WATKINS (AP GWATKYN, GWATKYN), Lewis (by 1511-47/48), of Llangorse, Brec. and Upton, Pemb.
Available from Boydell and Brewer
Family and Education
b. by 1511. m. by 1542, Elizabeth (or Isabella), da. of Sir Edmund Tame, 3s. 1da.1
Yeoman of the guard by 1532-40; serjeant-at-arms 13 July 1540-d.; receiver and bailiff, lordships of Cilsain, Carm., Angle, Burton, Carew and Upton, Pemb. 1 Mar. 1543-?d.; customer and butler, ports of Haverfordwest, Pembroke and Tenby, Pemb. 11 Dec. 1544-d.; bailiff, lordship of Rowse within the lordship of Haverfordwest 11 Dec. 1544-d.; escheator, Brec. Jan.-Nov. 1545.2
Returned to Parliament under the English form of his name, Lewis Watkins came from Llangorse, Breconshire, and was known in Wales as ‘ap Gwatkyn’ or ‘Gwatkyn’. A yeoman of the guard from at least 1532, Watkins was designated one of the yeoman ushers at the coronation of Anne Boleyn and one of the surveyors at the dresser to wait on the lord mayor of London, who was to sit on the Queen’s left. In July 1540 he was made a serjeant-at-arms, and it was in this capacity that he accompanied the King on the campaign of 1544, although the ten archers and ten billmen who followed him were recruited from his own tenants in Pembrokeshire. His association with that shire, begun by his leasing of land and tenements at Upton about 1541, was progressively strengthened by his appointment as receiver and bailiff of one lordship in Carmarthenshire and four in Pembrokeshire and as customer of the ports of Haverfordwest, Pembroke and Tenby, and bailiff of the lordship of Rowse.3
It was on 10 Jan. 1545 that Watkins was elected for Pembroke Boroughs to the Parliament which, first summoned to meet in that month, was postponed until the following November. During the interval he had the unique, if unenviable, distinction of being the only Member-elect to be convicted of murder. In August he and three others—a labourer of Llangorse named Richard ap Watkin, John Thomas ap Ieuan and Watkin ap Philip—slew Roger ap Watkin of Llangorse with an arrow. This was loosed by Watkin ap Philip, but the three others were also sentenced to death as accessories and only the intervention of the Privy Council on 2 Oct. stayed the execution of Watkins, while allowing Richard ap Watkin to go to his death. On the following day the Council noted that Watkins had been granted a pardon with full restitution of goods, and the pardon was enrolled on 12 Oct. Whether it had taken more than the customary financial consideration to save Watkins, and if so by whom it was wielded, remain unanswered questions, as is whether he took his seat in the House. If he did, it was as one not completely out of the wood, for six months later the Privy Council was notified that although the King had pardoned Lewis Watkins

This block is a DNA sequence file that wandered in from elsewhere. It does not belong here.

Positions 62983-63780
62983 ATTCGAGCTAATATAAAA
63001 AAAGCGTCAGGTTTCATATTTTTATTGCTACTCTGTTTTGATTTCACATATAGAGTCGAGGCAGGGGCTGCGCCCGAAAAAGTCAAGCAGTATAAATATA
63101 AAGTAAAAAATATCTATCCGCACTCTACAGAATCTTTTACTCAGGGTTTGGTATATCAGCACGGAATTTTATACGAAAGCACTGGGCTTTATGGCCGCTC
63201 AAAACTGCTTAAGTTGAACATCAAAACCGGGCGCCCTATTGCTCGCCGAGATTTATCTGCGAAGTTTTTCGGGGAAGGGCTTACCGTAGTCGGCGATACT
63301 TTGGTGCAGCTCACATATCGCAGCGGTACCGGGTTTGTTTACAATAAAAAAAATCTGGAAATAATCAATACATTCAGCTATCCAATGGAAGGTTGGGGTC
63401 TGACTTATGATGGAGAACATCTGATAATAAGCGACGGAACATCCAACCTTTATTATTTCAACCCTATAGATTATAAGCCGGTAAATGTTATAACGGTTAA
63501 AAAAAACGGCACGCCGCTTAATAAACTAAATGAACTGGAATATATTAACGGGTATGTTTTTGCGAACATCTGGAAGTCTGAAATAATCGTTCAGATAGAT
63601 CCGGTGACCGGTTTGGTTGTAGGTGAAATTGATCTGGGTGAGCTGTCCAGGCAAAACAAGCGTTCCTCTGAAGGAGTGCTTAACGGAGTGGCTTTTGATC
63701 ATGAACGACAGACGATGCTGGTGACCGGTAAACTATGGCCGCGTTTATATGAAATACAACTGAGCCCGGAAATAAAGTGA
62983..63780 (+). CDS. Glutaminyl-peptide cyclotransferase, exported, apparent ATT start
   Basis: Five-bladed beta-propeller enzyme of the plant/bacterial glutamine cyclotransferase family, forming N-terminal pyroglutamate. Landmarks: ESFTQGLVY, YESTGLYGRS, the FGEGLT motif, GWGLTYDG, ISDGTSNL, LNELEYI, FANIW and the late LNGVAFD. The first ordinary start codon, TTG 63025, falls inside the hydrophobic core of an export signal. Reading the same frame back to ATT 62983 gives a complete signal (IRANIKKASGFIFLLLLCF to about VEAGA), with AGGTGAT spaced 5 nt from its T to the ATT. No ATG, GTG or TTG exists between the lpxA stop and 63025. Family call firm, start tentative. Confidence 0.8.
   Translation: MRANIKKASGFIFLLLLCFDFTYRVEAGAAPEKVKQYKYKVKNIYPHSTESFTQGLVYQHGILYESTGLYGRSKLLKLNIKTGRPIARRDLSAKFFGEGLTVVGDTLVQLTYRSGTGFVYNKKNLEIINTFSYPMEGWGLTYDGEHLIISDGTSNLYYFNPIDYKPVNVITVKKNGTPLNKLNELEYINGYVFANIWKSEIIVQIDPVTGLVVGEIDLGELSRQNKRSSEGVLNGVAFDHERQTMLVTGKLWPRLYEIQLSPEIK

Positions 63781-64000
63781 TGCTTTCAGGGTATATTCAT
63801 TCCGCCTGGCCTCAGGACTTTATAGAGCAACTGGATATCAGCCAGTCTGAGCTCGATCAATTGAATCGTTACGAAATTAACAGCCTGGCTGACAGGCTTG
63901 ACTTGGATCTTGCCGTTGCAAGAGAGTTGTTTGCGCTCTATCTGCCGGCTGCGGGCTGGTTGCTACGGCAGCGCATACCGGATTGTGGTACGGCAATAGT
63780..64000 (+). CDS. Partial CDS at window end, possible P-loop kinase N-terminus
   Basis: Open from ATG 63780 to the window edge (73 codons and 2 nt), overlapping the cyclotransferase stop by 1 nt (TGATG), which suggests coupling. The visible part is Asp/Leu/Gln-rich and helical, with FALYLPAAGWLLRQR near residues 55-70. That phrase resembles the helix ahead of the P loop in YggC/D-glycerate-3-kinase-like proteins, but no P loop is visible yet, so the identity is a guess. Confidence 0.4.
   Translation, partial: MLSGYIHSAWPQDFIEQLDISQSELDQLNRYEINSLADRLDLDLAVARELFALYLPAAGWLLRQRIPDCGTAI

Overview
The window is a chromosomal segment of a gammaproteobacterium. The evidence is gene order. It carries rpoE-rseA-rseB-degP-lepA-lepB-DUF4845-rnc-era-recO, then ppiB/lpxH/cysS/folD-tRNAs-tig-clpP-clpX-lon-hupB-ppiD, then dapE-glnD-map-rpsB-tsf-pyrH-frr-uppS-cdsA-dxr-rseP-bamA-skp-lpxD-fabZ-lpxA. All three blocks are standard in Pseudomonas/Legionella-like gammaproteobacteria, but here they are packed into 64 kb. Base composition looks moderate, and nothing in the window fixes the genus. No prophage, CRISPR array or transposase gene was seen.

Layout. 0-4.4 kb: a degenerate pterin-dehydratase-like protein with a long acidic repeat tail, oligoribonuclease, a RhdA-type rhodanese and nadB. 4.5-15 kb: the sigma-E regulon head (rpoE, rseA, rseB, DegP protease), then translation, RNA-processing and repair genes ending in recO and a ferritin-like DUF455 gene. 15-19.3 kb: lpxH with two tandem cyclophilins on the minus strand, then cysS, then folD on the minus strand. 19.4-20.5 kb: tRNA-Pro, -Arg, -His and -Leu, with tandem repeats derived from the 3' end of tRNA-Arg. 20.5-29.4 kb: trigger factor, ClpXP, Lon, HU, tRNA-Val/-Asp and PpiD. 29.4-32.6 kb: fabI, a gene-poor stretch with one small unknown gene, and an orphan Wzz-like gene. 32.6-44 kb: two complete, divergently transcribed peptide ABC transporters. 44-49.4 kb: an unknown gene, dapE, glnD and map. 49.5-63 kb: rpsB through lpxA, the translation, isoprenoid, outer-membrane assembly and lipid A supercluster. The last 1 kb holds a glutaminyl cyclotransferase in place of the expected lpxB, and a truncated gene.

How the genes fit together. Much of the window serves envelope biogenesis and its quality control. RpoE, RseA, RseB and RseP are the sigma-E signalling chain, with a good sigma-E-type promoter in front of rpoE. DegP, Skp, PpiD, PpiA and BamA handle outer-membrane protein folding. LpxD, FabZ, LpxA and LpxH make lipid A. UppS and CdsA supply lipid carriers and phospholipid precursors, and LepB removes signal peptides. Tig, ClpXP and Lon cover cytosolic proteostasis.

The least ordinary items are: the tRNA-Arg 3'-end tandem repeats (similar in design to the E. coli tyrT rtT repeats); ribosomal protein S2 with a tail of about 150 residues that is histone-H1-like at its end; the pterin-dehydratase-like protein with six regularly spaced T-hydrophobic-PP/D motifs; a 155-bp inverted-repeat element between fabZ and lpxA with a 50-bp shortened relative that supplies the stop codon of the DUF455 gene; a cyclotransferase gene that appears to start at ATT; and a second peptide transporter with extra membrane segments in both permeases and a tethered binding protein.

of the murder of Roger ap Watkins ... the wife of the said Roger did not cease to prosecute the appeal; his Majesty’s pleasure was that by such good means as they [the council in the marches] could best devise they should see her pacified, and to stay the matter from proceeding to any further issue, so as the woman may be contented, and yet the law not seem to be impeached.4
Watkins made his will on 7 Dec. 1547, asking to be buried in the church at Nash, near Upton, Pembrokeshire. He left his serjeant’s mace to his eldest son William, who was a minor; the best part of his goods, and all his lands at Llangorse, Breconshire, he left to his wife and executrix. The stock at Llangorse numbered over 100 horses and cattle, and 400 sheep. The will was proved on 6 May 1548, but Watkins was dead by 28 Feb. when his office of serjeant-at-arms was granted to another. An inquisition taken belatedly at Brecon in 1562 showed that Watkins had held in that shire the capital messuage of Llangorse and 45 acres of land attached, with some three acres of meadow elsewhere, worth altogether 25s. a year.5
Ref Volumes: 1509-1558
Author: P. S. Edwards
- 1. Date of birth estimated from first reference. LP Hen. VIII, xxi; Pemb. Recs. (Cymmrod rec. ser. vii), iii. 184; PCC 6 Populwell.
- 2. LP Hen. VIII, v, vi, xv, xviii, xx; Pemb. Recs. iii. 204-5; LC2/2/376.
- 3. LP Hen. VIII, vi; Pemb. Recs. iii. 76, 184, 204.
- 4. LP Hen. VIII, xx; APC, i. 252-3, 411.
- 5. PCC 6 Populwell; CPR, 1548-9, pp. 133, 224; C142/134/171 incorrectly gives the date of Watkins’s death as 20 Mar. 1546, the error occurring presumably because the i.p.m. was taken so long after his death.